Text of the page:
Hospital Impact: Bridge cultural gaps to provide optimal patient care

170522 culture

Originally published by:

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Some years ago, I was blessed to lead a small nonprofit research institute, innovation laboratory and multispecialty group practice, founded by three nurses on the principles of Relationship-Centered Care. Our governance was based on the Circle Process, and a key premise of our model was cultural competence, defined as the ability to effectively deliver healthcare services that meet the social, cultural and linguistic needs of patients.

So it was fascinating when earlier this year on a flight from Florida back home to Maine the following conversation took place:

“Oh yes, Tom, we do a lot of work with the Indian Health Service. And it is sometimes very challenging to bridge Western medicine and traditional healing.”

Now, what I loved was the acknowledgement that it is important to build the bridge. And as far as the challenge noted? Not surprising.

In fact, Kee Straits, Ph.D., articulated these challenges very well in her piece: “Native American Traditional Healing: Information and Ways to Collaborate for Western Medicine and Mental Health Providers.”

Straits noted that patients do not share their participation in traditional healing for many reasons, including:

  • Lack of relationship with and trust in their physicians
  • Physicians not open to hearing about traditional healing
  • Physicians lacking understanding of traditional healing
  • The existing conflict between Western medicine and traditional healing
  • Cultural disconnection, societal perceptions/pressures, colonization and internalized oppression.

Straits also noted additional collaboration challenges:

  • Lack of respect and understanding from healthcare providers
  • Stigma of traditional healing (being considered “alternative medicine”)
  • Billing and coverage issues
  • Diverging philosophical approaches to healing: inner versus outer.

And yet, I have seen these challenges overcome.

For you see, within our Relationship-Centered Care model, I was fortunate to engage, partner and lead with traditional healers. Healers we credentialed and intentionally brought into the circle. Healers who were not only traditional healers, but also licensed clinical social workers and registered therapists in the state of Maine. Healers who embodied both Western medicine and traditional healing. Healers who met patients where the patients were (from a social, cultural and linguistic perspective).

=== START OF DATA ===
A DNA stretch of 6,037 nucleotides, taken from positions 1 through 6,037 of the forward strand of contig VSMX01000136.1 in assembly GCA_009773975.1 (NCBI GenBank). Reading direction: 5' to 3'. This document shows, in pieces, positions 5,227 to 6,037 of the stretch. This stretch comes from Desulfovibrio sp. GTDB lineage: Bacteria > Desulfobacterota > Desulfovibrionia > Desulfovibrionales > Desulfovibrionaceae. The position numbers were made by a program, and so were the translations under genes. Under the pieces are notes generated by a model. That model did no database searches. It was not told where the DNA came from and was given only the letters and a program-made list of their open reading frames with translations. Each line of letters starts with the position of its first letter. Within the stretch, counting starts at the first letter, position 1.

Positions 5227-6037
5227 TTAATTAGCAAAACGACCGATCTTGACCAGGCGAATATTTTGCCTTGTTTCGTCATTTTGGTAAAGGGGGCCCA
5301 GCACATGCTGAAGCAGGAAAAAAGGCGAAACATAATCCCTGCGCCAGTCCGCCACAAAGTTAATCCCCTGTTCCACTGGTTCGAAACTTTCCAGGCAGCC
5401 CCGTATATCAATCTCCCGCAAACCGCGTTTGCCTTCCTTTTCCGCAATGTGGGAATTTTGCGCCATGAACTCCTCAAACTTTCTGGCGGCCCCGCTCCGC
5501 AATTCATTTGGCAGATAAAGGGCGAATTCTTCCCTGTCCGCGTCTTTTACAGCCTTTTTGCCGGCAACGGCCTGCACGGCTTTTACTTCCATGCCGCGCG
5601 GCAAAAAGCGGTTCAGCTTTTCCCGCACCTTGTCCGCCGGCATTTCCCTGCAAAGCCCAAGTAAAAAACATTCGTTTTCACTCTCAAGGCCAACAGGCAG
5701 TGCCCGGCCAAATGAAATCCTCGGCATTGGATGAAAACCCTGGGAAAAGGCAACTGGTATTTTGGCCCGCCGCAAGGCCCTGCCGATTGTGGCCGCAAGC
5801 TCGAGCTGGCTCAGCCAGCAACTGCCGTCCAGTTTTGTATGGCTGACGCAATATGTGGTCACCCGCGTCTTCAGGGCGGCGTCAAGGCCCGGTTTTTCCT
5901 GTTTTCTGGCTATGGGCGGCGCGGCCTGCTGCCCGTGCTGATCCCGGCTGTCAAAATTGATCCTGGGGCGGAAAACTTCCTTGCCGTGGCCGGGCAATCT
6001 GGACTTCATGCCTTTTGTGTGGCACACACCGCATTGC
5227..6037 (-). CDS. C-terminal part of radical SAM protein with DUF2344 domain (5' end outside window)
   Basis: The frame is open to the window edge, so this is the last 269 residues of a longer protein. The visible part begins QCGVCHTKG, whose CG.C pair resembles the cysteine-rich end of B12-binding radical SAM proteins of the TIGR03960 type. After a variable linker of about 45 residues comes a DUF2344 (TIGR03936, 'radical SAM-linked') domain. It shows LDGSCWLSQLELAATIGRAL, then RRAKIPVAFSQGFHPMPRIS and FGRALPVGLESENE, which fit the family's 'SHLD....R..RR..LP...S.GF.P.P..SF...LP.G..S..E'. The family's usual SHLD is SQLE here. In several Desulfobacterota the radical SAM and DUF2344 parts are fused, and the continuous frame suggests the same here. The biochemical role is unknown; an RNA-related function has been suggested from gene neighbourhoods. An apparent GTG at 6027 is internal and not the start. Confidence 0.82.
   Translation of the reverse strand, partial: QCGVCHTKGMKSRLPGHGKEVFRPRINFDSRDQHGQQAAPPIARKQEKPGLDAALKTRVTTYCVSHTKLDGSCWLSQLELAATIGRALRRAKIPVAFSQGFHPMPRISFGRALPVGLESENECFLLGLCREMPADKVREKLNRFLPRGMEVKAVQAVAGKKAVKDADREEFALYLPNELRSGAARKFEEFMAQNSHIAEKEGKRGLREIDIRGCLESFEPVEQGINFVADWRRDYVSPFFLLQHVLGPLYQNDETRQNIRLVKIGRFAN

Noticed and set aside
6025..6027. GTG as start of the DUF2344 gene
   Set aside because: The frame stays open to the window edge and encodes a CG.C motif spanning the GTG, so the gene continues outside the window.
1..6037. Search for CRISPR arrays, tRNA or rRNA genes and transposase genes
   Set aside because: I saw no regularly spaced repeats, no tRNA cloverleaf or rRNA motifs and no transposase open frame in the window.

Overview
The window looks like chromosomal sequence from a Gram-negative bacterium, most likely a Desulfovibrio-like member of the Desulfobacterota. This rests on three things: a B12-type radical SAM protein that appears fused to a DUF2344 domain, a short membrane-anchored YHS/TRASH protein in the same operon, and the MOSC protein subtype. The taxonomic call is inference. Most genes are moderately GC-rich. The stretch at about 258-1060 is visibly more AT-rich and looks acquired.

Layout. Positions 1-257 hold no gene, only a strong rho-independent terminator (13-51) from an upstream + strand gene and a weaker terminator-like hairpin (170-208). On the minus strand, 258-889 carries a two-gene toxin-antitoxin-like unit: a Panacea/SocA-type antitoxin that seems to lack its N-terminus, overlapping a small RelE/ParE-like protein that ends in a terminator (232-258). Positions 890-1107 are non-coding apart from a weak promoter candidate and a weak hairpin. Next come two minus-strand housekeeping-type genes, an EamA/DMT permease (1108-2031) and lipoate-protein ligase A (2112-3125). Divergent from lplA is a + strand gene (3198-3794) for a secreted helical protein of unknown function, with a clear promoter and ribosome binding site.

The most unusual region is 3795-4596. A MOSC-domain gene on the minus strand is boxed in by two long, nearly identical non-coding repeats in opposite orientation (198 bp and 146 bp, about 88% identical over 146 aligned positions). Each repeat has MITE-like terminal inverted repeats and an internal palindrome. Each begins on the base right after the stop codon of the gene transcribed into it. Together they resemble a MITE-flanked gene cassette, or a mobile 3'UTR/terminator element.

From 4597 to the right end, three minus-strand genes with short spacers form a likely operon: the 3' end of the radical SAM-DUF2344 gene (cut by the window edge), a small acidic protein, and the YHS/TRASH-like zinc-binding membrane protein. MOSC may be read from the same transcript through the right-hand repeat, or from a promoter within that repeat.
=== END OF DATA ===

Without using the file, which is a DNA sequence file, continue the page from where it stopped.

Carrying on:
These were healers who developed relationships with and trust in their Western medicine colleagues and with the patients and families they cared for and care about. They helped us create the bridge between Western medicine and traditional healing, thus allowing patients who truly needed physical and mental health services to cross between healing models (or in our case, our one circle model) and engage in their own healing through both lenses.

In her piece, Straits goes on to note several tactics to build stronger collaborations between Western and traditional practitioners:

  • Be patient-centered and build strong relationships
  • Ask permission to learn more about the patient’s and family’s culture
  • Be open to discussing traditional healing
  • Understand the strength-based approach to healing
  • Be aware of power differentials in healthcare
  • Meet patients where they are
  • Understand the cultural connection that may exist between a patient’s concerns
  • Seek a complementary approach between Western and traditional healing
  • Seek partnerships and collaboration with traditional healers
  • Use culturally appropriate tools, e.g., specific cultural assessment intake forms
  • Tap into available resources to learn more

From my experiences, these tactics work. And the movement has already started to take hold.

Mercy Medical Center in Merced, California, where many patients are Hmong from northern Laos, created a hospital shaman program designed to build a bridge with this community, as a 2009 New York Times piece describes.

On the Navajo reservation in northern Arizona, meanwhile, the Indian Health Service has three medicine men on staff and recently instituted a training program similar to Mercy’s shaman program, the article adds.

Healthcare leaders talk a great deal about cultural competence, and yet we continue to view this key aspect of healing through our own lens.

It is time for us to open our hearts and our minds (always with an eye on patient safety and well-being) and begin to look through the eyes of our patients and families. It is time to embrace and engage people from all cultures, and to create innovative healing models that bridge the gap between Western and traditional healing.

This approach is perhaps best explained by Lesley Xiong, M.D., a 26-year-old resident physician who grew up as the granddaughter of two distinguished shamans. “If I were sick, I would want a shaman to be there,” she told the Times. “But I’d go to the hospital.”

 

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